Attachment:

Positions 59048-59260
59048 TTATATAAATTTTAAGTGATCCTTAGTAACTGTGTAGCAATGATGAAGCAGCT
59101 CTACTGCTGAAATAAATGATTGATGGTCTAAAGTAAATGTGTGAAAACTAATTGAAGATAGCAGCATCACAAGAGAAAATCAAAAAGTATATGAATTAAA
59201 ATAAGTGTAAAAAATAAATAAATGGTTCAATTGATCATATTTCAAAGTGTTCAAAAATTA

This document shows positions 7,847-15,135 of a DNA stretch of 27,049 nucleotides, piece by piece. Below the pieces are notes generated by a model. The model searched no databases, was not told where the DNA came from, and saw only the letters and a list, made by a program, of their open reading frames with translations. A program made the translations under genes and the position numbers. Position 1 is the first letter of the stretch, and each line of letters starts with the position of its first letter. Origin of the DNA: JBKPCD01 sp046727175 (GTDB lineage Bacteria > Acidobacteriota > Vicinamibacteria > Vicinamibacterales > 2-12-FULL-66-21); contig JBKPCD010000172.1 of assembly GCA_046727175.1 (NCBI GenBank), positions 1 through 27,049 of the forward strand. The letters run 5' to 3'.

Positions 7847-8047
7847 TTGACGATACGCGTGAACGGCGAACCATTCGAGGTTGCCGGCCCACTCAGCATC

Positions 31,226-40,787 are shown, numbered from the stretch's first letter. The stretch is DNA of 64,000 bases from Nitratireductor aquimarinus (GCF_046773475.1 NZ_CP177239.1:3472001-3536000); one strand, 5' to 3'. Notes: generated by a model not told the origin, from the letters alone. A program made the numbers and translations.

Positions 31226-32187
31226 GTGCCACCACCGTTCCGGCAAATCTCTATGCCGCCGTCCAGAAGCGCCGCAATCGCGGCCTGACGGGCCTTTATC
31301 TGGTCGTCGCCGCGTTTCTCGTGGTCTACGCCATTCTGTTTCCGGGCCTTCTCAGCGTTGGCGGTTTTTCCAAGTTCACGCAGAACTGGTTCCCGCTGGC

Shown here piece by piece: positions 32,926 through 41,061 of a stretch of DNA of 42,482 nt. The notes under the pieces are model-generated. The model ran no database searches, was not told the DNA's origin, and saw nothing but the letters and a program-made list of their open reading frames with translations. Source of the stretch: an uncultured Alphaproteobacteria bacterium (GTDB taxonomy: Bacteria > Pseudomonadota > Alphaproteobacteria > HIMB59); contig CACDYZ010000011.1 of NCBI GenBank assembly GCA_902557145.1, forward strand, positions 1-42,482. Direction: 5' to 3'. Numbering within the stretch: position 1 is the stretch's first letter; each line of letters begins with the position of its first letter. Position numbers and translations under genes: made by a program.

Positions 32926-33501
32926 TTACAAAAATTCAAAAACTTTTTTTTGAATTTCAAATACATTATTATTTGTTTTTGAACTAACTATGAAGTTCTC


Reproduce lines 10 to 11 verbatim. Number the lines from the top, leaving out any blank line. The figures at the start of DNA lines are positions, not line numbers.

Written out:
31226 GTGCCACCACCGTTCCGGCAAATCTCTATGCCGCCGTCCAGAAGCGCCGCAATCGCGGCCTGACGGGCCTTTATC
31301 TGGTCGTCGCCGCGTTTCTCGTGGTCTACGCCATTCTGTTTCCGGGCCTTCTCAGCGTTGGCGGTTTTTCCAAGTTCACGCAGAACTGGTTCCCGCTGGC